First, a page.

Trevor Tombe: Economic uncertainty in Canada is high. Politicians shouldn’t make it worse

Our prosperity depends on investment, but high uncertainty can cripple it
Alberta Premier Danielle Smith is seen on a video screen as she gives a keynote address at the the LNG2023 conference in Vancouver, on Thursday, July 13, 2023. Darryl Dyck/The Canadian Press.

Investment is vital to a nation’s economy. From buildings and equipment to research and development, all are necessary to enhance the productivity of workers, and none would exist without investment.

The idea is simple: more capital means we produce more for each hour we put in. Imagine a construction site without excavators, cranes, or other tools. More capital also means higher wages, better living standards, and more.

But deciding to invest is not a matter of mechanical arithmetic. Entrepreneurs and businesses must consider future conditions, regulations, taxes, and more when deciding where and how much to invest. Often, they must look many years or decades ahead. 

Our prosperity depends on investment, but high uncertainty can cripple it.

Sometimes rising uncertainty is unavoidable, and delaying investment, hiring, or even our own purchases is a rational response. But other times, governments and politicians needlessly add fuel to the fire. This is unfortunately the case in Canada today and is—at least in part—likely behind some of our disappointing economic performance.

To estimate economic policy uncertainty, research from several leading economists, including Scott Baker, Nick Bloom, and Steven David, has resulted in robust measures across numerous countries based on a detailed examination of news articles.1You can read all the details here: 

According to this measure, economic policy uncertainty in Canada is high.

Although below our pandemic peak, today’s levels are far above historical norms.

Such a rise in policy uncertainty comes with real economic costs. These same researchers found that rising uncertainty in the United States after the financial crisis may have cut investment, industrial production, and employment substantially. 

For Canada, the increase between 2014–15 and 2022–23 was even larger than that. Based on their results for the U.S., this might mean (and I must emphasize that this is just an illustrative back-of-the-envelope exercise) that Canadian investment may be 8 percent lower, industrial production over 1 percent lower, and employment roughly 0.5 percent lower due to this higher uncertainty. 

This might seem like a small change, but it translates into about 100,000 fewer jobs and meaningfully lower real incomes. This is anything but trivial.

It’s true that uncertainty is higher in many countries. Globally, it is way up. But in Canada, it has risen more than in both the United States and the United Kingdom—two common comparators, and countries where Brexit (in the case of the U.K.) and remarkably high political dysfunction (in the case of the U.S.) might have led one to expect the opposite.

We have seen too many instances of unnecessary government-driven policy uncertainty in Canada. Consider Alberta’s abrupt interference in regulatory processes to halt investment in renewable energy. Billions in private unsubsidized dollars were poised to flow into wind and solar, only for this bomb to drop that not only pauses investment today but creates confusion and dents confidence in the future. It is not just electricity. Investors outside politically-favoured sectors may rightly worry about sudden and unexpected policy changes affecting their projects.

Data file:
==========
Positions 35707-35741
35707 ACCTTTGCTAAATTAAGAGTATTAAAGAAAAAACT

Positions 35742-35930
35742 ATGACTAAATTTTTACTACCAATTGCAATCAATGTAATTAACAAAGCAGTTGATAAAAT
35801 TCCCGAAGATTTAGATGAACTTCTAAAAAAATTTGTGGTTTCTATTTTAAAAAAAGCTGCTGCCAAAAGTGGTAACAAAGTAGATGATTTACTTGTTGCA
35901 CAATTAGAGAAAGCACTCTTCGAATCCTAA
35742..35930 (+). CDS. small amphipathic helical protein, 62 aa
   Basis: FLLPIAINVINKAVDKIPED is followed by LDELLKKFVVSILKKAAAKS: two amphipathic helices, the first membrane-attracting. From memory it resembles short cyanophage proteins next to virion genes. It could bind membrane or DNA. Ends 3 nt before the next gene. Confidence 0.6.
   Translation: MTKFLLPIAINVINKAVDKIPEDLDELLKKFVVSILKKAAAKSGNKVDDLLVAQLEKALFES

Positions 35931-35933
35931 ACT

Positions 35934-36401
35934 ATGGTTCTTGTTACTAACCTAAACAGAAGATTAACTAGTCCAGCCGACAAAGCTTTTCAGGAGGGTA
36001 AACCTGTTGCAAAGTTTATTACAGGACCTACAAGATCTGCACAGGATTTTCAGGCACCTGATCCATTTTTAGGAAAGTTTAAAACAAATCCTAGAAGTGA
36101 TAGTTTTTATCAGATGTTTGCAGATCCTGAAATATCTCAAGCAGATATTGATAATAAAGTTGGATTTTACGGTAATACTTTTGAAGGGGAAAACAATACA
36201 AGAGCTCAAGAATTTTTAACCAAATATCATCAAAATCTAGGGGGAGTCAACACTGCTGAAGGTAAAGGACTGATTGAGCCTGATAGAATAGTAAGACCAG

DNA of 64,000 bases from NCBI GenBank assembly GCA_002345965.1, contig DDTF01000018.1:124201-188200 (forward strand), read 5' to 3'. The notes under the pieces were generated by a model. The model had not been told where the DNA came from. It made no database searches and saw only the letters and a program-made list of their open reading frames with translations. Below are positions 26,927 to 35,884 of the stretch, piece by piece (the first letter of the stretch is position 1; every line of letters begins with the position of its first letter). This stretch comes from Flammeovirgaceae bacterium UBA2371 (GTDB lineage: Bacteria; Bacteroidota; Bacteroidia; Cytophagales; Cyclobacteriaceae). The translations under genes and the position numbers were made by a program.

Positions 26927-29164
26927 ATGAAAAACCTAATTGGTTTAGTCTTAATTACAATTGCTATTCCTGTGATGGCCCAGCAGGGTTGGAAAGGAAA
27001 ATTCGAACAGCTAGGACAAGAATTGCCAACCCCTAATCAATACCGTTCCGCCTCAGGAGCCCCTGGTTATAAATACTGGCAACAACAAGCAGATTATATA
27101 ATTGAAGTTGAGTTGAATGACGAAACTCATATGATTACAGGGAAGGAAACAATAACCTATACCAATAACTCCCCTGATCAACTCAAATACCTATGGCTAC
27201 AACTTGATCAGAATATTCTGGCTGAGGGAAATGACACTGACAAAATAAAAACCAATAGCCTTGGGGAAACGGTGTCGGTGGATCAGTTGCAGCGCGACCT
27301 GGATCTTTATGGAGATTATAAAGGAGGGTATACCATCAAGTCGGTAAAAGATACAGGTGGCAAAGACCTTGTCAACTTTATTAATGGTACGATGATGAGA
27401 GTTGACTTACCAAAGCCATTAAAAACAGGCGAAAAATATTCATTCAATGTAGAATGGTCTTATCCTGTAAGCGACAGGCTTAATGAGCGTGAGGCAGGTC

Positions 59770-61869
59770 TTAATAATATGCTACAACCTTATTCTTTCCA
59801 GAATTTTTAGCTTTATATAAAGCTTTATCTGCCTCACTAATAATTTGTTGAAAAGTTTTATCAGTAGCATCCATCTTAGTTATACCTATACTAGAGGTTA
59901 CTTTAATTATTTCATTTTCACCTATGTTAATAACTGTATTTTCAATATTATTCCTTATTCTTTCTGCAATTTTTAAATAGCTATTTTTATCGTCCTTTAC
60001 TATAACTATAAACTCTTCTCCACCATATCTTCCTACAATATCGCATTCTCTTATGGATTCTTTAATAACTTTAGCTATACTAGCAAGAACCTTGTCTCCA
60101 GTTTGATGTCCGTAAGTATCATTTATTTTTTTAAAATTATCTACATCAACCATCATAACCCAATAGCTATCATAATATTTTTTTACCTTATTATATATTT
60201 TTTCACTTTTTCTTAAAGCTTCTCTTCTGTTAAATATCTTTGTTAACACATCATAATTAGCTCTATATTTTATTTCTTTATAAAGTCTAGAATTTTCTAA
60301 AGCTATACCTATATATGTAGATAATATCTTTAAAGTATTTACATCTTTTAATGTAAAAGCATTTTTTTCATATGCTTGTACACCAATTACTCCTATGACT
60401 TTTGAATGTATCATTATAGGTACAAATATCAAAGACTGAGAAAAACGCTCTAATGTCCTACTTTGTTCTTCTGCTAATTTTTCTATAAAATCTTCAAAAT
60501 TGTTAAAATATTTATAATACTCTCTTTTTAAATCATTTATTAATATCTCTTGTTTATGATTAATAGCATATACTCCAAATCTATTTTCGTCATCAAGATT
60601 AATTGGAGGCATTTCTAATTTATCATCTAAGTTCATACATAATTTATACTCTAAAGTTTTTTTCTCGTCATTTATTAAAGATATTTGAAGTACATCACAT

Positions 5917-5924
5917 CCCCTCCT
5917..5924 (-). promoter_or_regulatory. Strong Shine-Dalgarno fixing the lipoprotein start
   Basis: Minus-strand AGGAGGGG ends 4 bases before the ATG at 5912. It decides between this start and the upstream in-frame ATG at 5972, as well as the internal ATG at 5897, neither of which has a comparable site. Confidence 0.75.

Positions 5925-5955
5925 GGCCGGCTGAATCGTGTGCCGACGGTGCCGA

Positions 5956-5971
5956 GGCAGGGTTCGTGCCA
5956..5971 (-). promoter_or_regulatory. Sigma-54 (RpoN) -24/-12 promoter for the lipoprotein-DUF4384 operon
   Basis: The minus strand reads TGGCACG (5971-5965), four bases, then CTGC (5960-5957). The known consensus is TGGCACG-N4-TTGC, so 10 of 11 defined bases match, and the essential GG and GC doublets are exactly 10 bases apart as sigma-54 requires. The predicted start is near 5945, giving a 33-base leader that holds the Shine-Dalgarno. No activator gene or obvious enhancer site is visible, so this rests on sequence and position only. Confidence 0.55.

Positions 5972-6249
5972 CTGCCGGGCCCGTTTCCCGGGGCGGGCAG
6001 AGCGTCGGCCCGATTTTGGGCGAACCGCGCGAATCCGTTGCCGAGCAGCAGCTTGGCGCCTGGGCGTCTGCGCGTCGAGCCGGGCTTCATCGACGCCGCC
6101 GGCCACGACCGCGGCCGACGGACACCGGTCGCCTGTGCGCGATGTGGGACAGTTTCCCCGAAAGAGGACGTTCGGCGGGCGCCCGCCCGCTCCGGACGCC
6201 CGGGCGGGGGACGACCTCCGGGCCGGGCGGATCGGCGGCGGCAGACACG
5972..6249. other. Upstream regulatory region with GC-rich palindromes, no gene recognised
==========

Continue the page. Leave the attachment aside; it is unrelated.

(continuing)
The federal government, too, has been muddying the waters. Recent examples include a poorly developed idea to tax sharing Canadian news, an ad-hoc approach to massive industrial subsidies, and ever-changing climate policies tilting towards regulatory actions that target certain sectors for extra burdens while others get special breaks.

It is not just government decisions. Politicians—both in government and in opposition—can affect things. Those seeking to form governments should be cautious about completely abandoning a previous government’s decisions. If they do, consider compensating those who invested under previous rules.2Recent discussion around federal “contracts for differences” is an interesting example of how to do that. We also currently do this in many of our free trade agreements with other countries’ investors, with compensation paid if adverse policy decisions are made.

Deliberate political polarization can also increase uncertainty. If each party focuses on manufacturing rage instead of thoughtful policy (a common theme across federal parties), then election outcomes become wild cards, capable of triggering more significant and less predictable shifts. Policy becomes more of a communications exercise than a tool to improve the country or a province and thus may become far more uncertain.

Recent work confirms this. Economists Scott Baker, Aniket Baksy, Nicholas Bloom, Steven Davis, and Jonathan Rodden find that uncertainty is higher around elections. But around close and polarized ones, uncertainty rises by more than double the normal amount.

None of this means policy should remain stagnant, of course. Transparent processes can lead to improvements that ease burdens and barriers rather than add to them. Rising uncertainty may also be a cost worth paying to achieve some other objective (as pro-Brexit arguments might go). If that cost is recognized up front, then fair enough. 

But in the end, confidence in the rules laid down by governments is essential for all long-term decisions. The global economy is volatile enough. Politicians in Canada shouldn’t make matters worse. 

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